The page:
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Strong Towns: Strengths of Fine Grained Towns
Andrew Price | November 29, 2017

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Granularity

https://www.strongtowns.org/journal/2015/10/21/granularity

Granularity is a hard word to explain. The word 'granular' is used to describe something that is made up of smaller elements, and 'granularity' is how small or large those elements are. If the elements are small, we call it 'fine-grained', and if the elements are large we call it 'coarse-grained'. It is a term we use in economics, computer science, geology, and likely many other fields. For example, in computer science, an algorithm is fine-grained if it is divided into many small steps, and coarse-grained if it is divided into few large steps.

The pattern in the rocks are described as coarse-grained on the left, and fine-grained on the right.

When talking about cities, I use the term granularity to talk about how the ownership of a city is divided up, particularly in the size of the lots that city blocks are divided into. Here are some examples; 

Fine-grained blocks in Hoboken, NJ, averaging around 40 lots per block.

Fine-grained blocks in Hoboken, NJ, averaging around 40 lots per block.

Coarse-grained blocks recently developed in another side of town, averaging around 1 lot per block.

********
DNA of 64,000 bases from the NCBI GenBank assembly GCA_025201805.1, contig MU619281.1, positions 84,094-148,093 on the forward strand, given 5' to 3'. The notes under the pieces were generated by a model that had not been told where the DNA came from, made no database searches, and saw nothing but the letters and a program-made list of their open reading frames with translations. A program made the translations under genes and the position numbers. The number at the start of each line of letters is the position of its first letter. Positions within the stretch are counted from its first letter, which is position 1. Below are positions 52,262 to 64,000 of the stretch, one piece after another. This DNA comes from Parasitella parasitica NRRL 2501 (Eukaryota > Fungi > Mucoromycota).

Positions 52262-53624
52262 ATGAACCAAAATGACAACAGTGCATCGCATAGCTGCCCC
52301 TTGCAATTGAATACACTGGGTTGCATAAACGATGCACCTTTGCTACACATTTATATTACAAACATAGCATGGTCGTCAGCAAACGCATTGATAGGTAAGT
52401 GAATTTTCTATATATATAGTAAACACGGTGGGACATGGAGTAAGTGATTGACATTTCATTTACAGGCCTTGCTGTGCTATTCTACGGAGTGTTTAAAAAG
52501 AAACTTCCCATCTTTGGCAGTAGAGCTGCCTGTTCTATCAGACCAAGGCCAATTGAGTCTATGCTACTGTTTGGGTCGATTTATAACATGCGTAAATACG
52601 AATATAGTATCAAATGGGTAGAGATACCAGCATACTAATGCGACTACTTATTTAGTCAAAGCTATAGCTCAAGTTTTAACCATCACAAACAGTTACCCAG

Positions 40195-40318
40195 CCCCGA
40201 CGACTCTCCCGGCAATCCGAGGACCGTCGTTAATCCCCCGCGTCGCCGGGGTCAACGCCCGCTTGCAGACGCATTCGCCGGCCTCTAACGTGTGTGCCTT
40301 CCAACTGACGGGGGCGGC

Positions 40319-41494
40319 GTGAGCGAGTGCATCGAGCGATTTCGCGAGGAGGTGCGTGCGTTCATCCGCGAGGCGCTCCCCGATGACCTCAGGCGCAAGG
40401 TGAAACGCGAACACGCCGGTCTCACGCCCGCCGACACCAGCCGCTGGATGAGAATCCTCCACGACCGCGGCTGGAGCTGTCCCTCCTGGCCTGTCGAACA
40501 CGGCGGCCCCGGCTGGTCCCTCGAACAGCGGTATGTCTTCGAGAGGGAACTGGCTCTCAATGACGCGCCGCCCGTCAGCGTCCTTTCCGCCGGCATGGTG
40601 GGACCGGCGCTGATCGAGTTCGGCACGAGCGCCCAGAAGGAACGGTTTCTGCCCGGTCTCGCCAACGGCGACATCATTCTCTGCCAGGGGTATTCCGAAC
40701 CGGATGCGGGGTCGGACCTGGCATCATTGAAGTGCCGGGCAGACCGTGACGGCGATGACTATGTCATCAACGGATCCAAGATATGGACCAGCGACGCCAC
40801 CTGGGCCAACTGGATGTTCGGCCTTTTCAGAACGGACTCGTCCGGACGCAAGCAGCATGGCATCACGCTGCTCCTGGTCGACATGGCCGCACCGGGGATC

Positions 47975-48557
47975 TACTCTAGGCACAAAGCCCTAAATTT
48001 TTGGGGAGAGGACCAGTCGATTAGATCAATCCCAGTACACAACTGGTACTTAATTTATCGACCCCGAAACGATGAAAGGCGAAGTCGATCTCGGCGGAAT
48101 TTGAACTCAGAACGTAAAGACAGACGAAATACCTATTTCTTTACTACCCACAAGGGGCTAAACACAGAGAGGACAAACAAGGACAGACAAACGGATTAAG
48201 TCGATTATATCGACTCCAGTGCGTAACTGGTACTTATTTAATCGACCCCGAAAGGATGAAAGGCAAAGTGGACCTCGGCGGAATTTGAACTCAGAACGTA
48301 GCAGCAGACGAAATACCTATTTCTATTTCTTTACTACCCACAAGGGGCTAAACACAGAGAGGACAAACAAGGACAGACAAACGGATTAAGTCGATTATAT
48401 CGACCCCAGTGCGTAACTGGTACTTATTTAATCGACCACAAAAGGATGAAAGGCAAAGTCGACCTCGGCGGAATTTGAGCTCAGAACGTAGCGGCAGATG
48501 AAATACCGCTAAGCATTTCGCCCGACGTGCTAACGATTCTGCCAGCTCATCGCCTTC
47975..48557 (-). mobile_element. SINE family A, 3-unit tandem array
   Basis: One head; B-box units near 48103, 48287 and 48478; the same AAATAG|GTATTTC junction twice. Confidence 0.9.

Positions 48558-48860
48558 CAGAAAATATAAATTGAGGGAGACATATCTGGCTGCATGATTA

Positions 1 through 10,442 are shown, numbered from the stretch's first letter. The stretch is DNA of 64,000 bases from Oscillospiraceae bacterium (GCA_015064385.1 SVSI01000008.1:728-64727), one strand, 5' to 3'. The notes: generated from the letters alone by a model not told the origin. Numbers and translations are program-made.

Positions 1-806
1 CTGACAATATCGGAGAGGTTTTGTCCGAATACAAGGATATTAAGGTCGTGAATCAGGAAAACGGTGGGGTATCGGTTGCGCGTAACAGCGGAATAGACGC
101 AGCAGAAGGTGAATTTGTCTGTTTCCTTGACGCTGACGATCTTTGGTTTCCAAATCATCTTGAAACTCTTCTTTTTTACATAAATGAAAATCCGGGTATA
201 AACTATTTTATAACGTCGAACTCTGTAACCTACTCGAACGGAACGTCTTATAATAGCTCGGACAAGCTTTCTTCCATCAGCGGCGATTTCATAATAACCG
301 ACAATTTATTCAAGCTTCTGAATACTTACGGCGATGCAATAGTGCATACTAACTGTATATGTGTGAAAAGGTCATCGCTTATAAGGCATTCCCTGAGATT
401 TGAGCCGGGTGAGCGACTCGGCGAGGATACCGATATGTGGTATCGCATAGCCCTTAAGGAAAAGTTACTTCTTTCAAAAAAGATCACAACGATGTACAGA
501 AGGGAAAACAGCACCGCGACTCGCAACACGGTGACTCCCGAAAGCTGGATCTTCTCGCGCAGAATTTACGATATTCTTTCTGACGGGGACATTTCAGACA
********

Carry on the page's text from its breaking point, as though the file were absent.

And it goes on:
Coarse-grained blocks recently developed in another side of town, averaging around 1 lot per block.

We can also talk about the granularity of an economy - an economy can be fine-grained if it is made up of many small businesses, coarse-grained if it is made up of few large businesses, and anywhere in between. Having a fine-grained economy made up of many small businesses is generally preferable over a coarse-grained economy made up of fewer businesses because it implies a more resilient economy (if one of the businesses fail, less is the effect on the overall economy) and more distributed wealth (the profit and ownership of the businesses are divided among many, rather than in the hands of a few.) 

Cities are the physical manifestation of the economy, and our built environment speaks volumes about our economy. It is easier to see this in smaller towns where the economic model is simplified - you can easily spot the difference between a small town dominated by a few large stores and a small town dominated by many smaller stores. There is often a correlation between our built environment that we physically see and interact with, and the underlying economics that built it. 

Editors Notes: If you are interested in knowing more, think about membership in Strong Towns. This article encapsulates much of what I have been talking about in Main Streets as Old Growth Forest
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